The focus in 2016 may be on national politics, but it’s cities and the people who live in them that are more often the epicenter for change, innovation, upheaval, leadership, and progress. With this in mind, the Aspen Institute, The Atlantic, and Bloomberg Philanthropies will convene “CityLab: Urban Solutions to Global Challenges,” the fourth annual summit on the ideas and solutions transforming metro centers around the world, Sunday-Tuesday, October 23-25 in Miami. Previous CityLab summits were held in New York, Los Angeles, and London.

CityLab convenes the world’s most creative mayors and city practitioners along with artists, academics, funders, and other public and private sector leaders focused on improving cities and identifying and sharing effective urban solutions. Presented just two weeks before America elects its next president, CityLab 2016 will provide an especially unique vantage point: the opportunity to candidly collaborate on the most pressing issues facing the world’s growing metros. The event will take place at the InterContinental Miami, with events and field trips to several neighborhoods and locations throughout the city.

Among the many key planned conversations at CityLab:

  • CDC director Dr. Tom Frieden will talk about battling the unprecedented Zika virus, and discuss the role of cities in confronting and combating the spread of the disease.

  • Orlando Mayor Buddy Dyer will address resilience and leading a city through terrorism and tragedy.

  • On the affordable housing crisis affecting many major cities, participants will hear from Seattle Mayor Ed Murray, and Harvard sociologist Matthew Desmond, author of the best-selling book Evicted.

  • New Orleans Mayor Mitch Landrieu and Providence Mayor Jorge Elorza will discuss economic inclusion.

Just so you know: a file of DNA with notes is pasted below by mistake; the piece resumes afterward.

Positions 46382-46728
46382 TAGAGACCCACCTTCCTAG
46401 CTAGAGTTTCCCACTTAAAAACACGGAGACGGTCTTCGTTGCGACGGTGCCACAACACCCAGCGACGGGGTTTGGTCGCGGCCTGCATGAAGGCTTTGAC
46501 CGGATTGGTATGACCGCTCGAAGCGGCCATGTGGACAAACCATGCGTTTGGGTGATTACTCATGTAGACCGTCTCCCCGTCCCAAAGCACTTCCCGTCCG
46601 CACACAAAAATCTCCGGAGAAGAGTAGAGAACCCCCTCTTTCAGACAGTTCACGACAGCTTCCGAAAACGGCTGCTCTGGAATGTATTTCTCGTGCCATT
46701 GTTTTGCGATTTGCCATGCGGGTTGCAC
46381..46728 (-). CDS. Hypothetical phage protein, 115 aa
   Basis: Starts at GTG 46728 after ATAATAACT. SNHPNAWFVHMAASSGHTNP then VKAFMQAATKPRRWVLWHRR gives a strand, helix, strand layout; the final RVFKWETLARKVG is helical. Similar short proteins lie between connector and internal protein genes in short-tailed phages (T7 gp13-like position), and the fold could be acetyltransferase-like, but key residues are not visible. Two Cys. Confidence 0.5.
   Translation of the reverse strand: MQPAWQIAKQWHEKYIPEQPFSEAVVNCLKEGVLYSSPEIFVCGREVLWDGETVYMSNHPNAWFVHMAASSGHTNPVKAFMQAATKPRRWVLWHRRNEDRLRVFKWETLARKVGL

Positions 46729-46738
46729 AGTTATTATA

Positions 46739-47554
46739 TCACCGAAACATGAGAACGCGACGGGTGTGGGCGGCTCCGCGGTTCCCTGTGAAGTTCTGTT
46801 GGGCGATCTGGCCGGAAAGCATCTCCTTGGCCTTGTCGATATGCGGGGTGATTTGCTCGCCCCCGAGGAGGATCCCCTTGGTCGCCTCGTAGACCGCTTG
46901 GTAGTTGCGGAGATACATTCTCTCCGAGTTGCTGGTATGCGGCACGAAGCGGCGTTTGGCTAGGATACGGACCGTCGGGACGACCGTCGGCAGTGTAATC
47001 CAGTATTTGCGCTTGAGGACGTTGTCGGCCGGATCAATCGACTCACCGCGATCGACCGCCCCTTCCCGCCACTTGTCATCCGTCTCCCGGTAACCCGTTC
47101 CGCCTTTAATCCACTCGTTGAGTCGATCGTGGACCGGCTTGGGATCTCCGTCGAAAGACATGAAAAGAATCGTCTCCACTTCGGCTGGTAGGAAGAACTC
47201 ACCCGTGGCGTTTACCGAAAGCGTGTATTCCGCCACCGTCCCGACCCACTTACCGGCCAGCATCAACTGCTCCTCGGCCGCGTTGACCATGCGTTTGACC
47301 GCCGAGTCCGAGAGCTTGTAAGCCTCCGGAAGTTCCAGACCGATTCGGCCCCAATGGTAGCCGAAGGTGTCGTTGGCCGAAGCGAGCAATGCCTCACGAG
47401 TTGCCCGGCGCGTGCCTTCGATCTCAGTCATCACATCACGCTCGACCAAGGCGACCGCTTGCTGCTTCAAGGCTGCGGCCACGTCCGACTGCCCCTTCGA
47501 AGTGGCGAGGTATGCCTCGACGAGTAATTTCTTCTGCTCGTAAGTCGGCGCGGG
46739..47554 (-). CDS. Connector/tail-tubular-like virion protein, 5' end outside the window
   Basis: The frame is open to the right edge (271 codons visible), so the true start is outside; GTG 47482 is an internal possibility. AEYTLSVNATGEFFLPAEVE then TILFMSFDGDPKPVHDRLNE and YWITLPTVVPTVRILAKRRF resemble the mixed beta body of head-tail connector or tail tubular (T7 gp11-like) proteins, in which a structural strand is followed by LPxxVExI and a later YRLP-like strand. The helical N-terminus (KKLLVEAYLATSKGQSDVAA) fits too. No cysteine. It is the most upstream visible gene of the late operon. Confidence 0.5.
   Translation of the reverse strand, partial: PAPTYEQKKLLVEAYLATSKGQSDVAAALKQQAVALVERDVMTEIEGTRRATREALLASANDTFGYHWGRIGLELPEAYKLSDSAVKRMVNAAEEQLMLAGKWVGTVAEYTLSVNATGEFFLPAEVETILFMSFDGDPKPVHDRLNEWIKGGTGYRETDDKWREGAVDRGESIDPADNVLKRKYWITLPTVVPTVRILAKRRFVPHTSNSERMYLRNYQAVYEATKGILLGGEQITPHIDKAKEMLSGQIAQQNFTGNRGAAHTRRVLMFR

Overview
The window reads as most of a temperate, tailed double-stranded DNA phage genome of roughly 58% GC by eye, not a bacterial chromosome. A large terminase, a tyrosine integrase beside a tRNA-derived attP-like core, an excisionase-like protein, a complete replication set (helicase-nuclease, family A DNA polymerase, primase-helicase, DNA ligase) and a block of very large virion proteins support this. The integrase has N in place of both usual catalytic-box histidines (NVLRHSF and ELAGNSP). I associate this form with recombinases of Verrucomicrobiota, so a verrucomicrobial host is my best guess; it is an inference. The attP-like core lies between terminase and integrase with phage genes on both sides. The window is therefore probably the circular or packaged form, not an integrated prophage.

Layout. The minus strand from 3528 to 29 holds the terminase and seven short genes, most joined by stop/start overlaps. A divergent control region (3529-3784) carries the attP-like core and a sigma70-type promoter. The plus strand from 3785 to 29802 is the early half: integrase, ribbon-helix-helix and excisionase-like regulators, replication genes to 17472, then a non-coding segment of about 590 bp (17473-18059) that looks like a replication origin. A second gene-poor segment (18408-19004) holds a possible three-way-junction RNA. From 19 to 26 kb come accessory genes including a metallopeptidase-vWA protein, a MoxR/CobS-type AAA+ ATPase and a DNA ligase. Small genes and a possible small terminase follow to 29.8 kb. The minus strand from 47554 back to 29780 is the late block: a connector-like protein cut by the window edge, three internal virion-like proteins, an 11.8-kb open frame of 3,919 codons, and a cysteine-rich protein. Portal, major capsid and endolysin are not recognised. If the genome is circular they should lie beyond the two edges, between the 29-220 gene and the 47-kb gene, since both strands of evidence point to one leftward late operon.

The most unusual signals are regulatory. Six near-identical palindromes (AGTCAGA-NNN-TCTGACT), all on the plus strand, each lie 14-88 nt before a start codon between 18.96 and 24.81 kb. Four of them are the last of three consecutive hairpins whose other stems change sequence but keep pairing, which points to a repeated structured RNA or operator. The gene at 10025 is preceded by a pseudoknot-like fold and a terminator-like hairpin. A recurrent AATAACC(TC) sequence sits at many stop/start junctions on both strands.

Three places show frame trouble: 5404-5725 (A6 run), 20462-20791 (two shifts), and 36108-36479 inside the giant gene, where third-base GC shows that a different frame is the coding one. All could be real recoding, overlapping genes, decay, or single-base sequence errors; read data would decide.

• Flint Mayor Karen Weaver, Syracuse Mayor Stephanie Miller, and others, will tackle how local governments can fix aging infrastructure—and avoid future crises.

  • Ricky Burdett from the London School of Economics and Jagan Shah from the National Institute of Urban Affairs will discuss the recent India Smart Cities Challenge.

  • Leaders of cultural institutions, among them Miami’s Perez Art Museum and the Arab American National Museum in Dearborn, Michigan, will cover the importance of using arts to ease ethnic tensions and assimilate immigrants into communities.

  • How close is the end of car ownership, and how will a driverless future transform cities? This discussion will include Los Angeles DOT director Seleta Reynolds and Door to Door author Edward Humes.

  • Mayors will discuss the public health aspects of the soda tax and how it plays out in different cultures, and offer a primer on tactics used to get it passed.

CityLab speakers and attendees are drawn from a diverse global roster; last year’s participants represented 133 cities and 44 countries. This year’s summit will host the mayors of (U.S.) Akron, Charleston, Detroit, Flint, Gary, Grand Rapids, Hartford, Jackson, Louisville, Memphis, Miami, Miami Beach, Minneapolis, Nashville, New Orleans, Oakland, Orlando, Philadelphia, Providence, Seattle, Syracuse; and (International) Kingston, Jamaica, Tuxtla Gutiérrez, México, Estación Central, Chile, Godoy Cruz, Argentina, Tirana, Albania, Mexico City, Mexico, Bogota, Colombia, and Medellin, Colombia, among others.

CityLab Miami will also feature CityLab Sandbox, interactive showcases of tech companies and start-ups from a number of cities, as well as CityLab Makers, featuring artisans from Cuba and Latin America.

Bloomberg Philanthropies will kick off CityLab with a private, daylong “Mayors Innovation Studio” on Sunday, October 23 hosted by Michael R. Bloomberg and Arianna Huffington where the participating mayors partake in executive sessions exploring the essential qualities of effective public leaders and the tools necessary to advance successful innovation.

Further details about the program agenda and speakers will be released in the coming weeks. Media interested in learning more or attending the program should contact Sydney Simon (ssimon[at] and Anna Bross (abross[at] at The Atlantic.